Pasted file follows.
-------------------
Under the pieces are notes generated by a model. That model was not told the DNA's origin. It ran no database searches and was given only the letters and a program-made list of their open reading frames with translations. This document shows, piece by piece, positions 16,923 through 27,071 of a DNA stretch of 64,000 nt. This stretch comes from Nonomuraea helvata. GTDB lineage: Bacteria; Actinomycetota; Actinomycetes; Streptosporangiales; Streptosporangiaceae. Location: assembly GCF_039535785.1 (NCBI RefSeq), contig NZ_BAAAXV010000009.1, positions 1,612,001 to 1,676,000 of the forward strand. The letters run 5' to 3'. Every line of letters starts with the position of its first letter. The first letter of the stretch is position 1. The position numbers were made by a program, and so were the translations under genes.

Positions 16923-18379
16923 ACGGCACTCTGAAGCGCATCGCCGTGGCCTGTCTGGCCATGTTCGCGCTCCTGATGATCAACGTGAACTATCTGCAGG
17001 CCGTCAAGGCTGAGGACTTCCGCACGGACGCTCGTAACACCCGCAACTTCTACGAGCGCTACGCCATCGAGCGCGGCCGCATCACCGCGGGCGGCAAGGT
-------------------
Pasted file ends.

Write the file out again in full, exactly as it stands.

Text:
Under the pieces are notes generated by a model. That model was not told the DNA's origin. It ran no database searches and was given only the letters and a program-made list of their open reading frames with translations. This document shows, piece by piece, positions 16,923 through 27,071 of a DNA stretch of 64,000 nt. This stretch comes from Nonomuraea helvata. GTDB lineage: Bacteria; Actinomycetota; Actinomycetes; Streptosporangiales; Streptosporangiaceae. Location: assembly GCF_039535785.1 (NCBI RefSeq), contig NZ_BAAAXV010000009.1, positions 1,612,001 to 1,676,000 of the forward strand. The letters run 5' to 3'. Every line of letters starts with the position of its first letter. The first letter of the stretch is position 1. The position numbers were made by a program, and so were the translations under genes.

Positions 16923-18379
16923 ACGGCACTCTGAAGCGCATCGCCGTGGCCTGTCTGGCCATGTTCGCGCTCCTGATGATCAACGTGAACTATCTGCAGG
17001 CCGTCAAGGCTGAGGACTTCCGCACGGACGCTCGTAACACCCGCAACTTCTACGAGCGCTACGCCATCGAGCGCGGCCGCATCACCGCGGGCGGCAAGGT